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Urgent Call from European Commission on e-Bike Industry

Laws & Regulations

Last Tuesday, December 8, The European Two-Wheeler Retailers Association (ETRA) attended a meeting of the European Commissions working group Machinery which had electric bicycles on the agenda. Just 21 days before the new Machinery Directive enters into force, the working group discussed whether

BRUSSELS, Belgium – Last Tuesday, December 8, The European Two-Wheeler Retailers’ Association (ETRA) attended a meeting of the European Commission’s working group “Machinery” which had electric bicycles on the agenda. Just 21 days before the new Machinery Directive enters into force, the working group discussed whether the Directive also applies to electric pedal assisted bicycles with a motor output of maximum 250 W and assistance up to 25 km/h.
 
At the meeting, ETRA Secretary General Annick Roetynck explained how the possible applicability of the Machinery Directive had come as a surprise. She also expressed worries about new administrative burdens that may result in higher costs. Furthermore, she stated that since the overall majority of the electric bicycle manufacturers are not aware of the legislation, it would be very difficult for them to start to comply as of 29 December.

Divergent opinions

Member states had divergent opinions. Germany, Austria and the UK thought the application of the Directive on electric bicycles was beyond any doubt. France and Belgium however fiercely opposed, arguing that specialists should first assess the risks related to the use of electric bicycles before taking a decision.
 
The Commission was also in favour of applying the Directive to electric pedal assisted bicycles but gave the member states until 20 December to submit their arguments and position. This deadline should allow the Commission to give the industry a definite answer before 29 December, date on which the Directive becomes effective.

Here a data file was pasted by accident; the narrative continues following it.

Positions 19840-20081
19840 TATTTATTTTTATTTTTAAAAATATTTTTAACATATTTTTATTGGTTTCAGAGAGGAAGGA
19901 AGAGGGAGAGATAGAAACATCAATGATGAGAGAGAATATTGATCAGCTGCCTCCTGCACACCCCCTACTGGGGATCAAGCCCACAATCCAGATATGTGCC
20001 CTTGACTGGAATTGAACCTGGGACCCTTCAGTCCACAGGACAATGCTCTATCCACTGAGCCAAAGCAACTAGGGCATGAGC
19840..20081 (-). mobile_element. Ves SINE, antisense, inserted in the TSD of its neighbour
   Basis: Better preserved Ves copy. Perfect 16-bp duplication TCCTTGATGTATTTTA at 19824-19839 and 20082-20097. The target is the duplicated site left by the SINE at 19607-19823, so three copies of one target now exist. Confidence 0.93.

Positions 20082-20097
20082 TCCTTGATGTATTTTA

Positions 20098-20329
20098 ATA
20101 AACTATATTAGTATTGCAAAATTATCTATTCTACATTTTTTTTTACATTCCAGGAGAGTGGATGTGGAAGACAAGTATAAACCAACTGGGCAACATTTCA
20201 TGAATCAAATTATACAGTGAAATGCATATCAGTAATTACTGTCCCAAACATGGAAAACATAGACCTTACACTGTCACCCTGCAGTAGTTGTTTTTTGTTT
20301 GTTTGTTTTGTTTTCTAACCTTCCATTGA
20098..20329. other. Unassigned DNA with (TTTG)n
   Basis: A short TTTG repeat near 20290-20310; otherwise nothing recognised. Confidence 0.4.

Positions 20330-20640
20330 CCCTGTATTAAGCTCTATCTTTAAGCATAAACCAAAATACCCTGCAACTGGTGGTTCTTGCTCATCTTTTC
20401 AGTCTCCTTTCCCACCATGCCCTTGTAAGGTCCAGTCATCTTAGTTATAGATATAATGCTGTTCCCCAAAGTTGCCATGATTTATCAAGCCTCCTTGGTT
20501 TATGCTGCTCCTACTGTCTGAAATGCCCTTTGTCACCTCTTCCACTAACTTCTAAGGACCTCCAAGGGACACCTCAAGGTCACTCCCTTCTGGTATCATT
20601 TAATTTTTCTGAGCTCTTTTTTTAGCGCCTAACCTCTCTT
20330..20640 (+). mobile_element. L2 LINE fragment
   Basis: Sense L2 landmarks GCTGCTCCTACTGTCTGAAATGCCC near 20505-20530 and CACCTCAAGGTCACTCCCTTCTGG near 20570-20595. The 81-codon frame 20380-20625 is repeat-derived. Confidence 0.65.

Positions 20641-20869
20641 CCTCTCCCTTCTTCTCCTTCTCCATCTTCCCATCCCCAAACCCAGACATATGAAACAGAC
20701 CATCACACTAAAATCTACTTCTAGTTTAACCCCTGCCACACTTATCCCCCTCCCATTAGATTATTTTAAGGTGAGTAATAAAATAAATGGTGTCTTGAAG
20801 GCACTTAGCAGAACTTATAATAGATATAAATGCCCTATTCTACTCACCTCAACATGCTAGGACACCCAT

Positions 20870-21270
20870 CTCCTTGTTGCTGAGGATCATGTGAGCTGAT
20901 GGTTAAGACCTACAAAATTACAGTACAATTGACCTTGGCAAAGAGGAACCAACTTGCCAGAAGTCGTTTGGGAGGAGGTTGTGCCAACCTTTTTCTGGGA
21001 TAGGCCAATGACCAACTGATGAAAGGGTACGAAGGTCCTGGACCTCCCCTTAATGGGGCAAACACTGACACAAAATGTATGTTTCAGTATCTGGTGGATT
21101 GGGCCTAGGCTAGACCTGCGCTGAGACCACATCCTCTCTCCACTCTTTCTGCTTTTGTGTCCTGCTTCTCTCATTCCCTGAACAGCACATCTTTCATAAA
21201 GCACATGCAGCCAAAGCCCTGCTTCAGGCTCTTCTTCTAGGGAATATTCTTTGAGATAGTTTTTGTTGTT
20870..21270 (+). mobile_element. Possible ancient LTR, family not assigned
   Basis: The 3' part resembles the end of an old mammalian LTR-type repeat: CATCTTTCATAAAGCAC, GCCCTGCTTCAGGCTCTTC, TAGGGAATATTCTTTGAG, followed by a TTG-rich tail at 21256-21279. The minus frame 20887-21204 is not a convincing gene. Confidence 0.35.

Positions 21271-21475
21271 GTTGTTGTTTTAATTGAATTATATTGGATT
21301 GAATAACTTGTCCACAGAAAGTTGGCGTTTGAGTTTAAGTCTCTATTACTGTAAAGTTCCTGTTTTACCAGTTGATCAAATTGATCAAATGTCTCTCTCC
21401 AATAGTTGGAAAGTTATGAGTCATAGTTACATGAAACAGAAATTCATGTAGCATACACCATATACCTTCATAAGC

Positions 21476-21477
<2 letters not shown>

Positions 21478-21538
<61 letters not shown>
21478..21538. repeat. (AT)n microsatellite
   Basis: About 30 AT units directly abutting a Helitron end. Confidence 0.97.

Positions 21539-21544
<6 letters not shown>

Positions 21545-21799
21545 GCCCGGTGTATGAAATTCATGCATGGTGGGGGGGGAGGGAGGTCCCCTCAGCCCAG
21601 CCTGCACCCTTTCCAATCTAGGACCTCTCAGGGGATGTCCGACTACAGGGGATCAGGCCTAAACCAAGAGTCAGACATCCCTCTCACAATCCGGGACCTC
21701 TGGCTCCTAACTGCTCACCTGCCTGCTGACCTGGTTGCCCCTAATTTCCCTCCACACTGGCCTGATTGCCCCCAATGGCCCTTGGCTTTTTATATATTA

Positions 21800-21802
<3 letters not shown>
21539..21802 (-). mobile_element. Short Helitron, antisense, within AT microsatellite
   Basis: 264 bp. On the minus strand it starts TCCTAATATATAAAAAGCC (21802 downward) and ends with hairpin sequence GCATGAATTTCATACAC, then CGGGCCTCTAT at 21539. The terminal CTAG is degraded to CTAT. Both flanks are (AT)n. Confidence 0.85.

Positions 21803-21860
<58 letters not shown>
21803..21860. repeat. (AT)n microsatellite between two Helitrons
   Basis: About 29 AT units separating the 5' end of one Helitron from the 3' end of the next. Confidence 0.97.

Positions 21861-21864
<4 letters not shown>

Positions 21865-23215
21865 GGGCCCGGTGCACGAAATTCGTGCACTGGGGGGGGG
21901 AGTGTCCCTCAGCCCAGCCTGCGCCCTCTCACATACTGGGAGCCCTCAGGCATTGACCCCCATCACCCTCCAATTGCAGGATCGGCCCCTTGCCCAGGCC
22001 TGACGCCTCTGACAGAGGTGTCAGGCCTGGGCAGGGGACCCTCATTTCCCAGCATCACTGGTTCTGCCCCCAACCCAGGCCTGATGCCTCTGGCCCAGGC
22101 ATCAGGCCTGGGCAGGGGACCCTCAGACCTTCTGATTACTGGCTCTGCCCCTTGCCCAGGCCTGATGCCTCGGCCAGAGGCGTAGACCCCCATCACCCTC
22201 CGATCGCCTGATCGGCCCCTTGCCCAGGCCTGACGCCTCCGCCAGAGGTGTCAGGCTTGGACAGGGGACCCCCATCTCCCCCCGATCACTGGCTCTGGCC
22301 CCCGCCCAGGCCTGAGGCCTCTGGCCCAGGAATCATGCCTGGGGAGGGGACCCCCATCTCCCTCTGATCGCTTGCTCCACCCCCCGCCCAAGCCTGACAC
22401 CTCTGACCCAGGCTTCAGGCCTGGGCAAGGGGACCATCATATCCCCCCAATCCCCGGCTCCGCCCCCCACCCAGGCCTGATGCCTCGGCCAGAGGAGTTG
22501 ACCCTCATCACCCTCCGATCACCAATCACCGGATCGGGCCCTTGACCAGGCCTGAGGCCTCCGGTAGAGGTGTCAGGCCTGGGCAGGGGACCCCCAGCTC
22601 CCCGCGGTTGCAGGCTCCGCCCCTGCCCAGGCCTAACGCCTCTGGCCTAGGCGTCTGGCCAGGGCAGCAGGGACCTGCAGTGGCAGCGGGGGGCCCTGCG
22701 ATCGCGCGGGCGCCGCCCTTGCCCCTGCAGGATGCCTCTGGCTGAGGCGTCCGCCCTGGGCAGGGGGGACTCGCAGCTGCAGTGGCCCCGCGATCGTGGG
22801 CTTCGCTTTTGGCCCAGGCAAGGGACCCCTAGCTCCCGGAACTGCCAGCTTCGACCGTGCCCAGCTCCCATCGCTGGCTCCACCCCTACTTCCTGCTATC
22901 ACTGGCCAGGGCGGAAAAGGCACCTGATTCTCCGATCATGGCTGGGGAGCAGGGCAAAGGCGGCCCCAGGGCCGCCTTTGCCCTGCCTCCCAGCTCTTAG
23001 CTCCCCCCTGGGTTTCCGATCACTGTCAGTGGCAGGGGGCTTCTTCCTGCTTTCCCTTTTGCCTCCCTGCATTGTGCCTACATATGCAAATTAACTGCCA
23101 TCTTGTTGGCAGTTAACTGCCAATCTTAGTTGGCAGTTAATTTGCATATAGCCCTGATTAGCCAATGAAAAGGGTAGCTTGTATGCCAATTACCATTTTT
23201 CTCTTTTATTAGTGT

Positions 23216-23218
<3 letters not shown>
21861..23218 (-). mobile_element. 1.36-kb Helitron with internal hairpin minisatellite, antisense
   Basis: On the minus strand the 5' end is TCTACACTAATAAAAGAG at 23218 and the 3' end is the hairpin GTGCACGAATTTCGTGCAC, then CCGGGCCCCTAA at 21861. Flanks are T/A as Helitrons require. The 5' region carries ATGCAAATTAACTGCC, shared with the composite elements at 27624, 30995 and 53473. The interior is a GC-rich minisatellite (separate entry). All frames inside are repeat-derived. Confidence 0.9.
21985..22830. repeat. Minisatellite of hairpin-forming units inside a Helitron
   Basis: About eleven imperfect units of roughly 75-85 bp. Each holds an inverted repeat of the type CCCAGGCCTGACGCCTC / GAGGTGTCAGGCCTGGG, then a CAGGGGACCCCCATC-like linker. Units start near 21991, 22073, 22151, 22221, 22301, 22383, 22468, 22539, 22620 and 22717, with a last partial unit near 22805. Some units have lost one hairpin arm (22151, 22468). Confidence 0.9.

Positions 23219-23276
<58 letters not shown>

Electric bicycles ended up on the working group’s agenda as a result of a written question by the German bicycle industry association ZIV. About 1.5 years ago, the Commission circulated a draft text, which explicitly referred to pedal assisted cycles as being within the scope of the Directive. At the meeting, the Commission said it was regrettable that the industry had overlooked that draft.

Practical implications for e-Bike producers

If following the member states’ advice, the Commission concludes that the Machinery Directive does apply to electric bicycles, this will have some practical implications for electric bicycle producers. First of all, the bikes will have to comply with the health and safety requirements set out in Annex I of the Directive. Secondly, they will have to make available a technical file and provide the necessary information, such as instructions. They will have to carry out the appropriate procedures for assessing conformity and draw up the EC declaration of conformity in accordance with Annex II of the Directive. Finally, they will have to affix the CE marking.
 
The obligations above could be simplified by means of harmonising the EN 15194 standard. For that purpose, a CEN consultant should evaluate to what extent the existing standard would need adaptation to the Machinery Directive requirements. Upon this adaptation, a reference to the standard would have to be published in the Official Journal. As a result of this publication, electric bicycles manufactured in conformity with the harmonised standard would be presumed to comply with the health and safety requirements in the Machinery Directive.
 
As for the above-mentioned certificate of conformity, the Commission stated that the Electromagnetic Compatibility Standard (2004/108/EC) already requires a certificate of conformity for electric bicycles, so that it would be simple to expand this to the certificate of conformity imposed by the Machinery Directive. However, ETRA found no reference to Directive 2004/108/EC nor a requirement for a EMC certificate of conformity in the EN 15194.
 
If the Commission concludes that electric bicycles do not fall within the scope of the Machinery Directive, then the General Product Safety Directive could become applicable.
 
By the end of the year, the uncertainty should be cleared. The Commission promised to call a meeting with the industry and with ETRA early next year to discuss the consequences of the final decision. We will of course keep you informed. In the meantime you can contact the ETRA secretariat should you require further information: tel. +32 9 233 60 05 – E-mail etra@pandora.be

 

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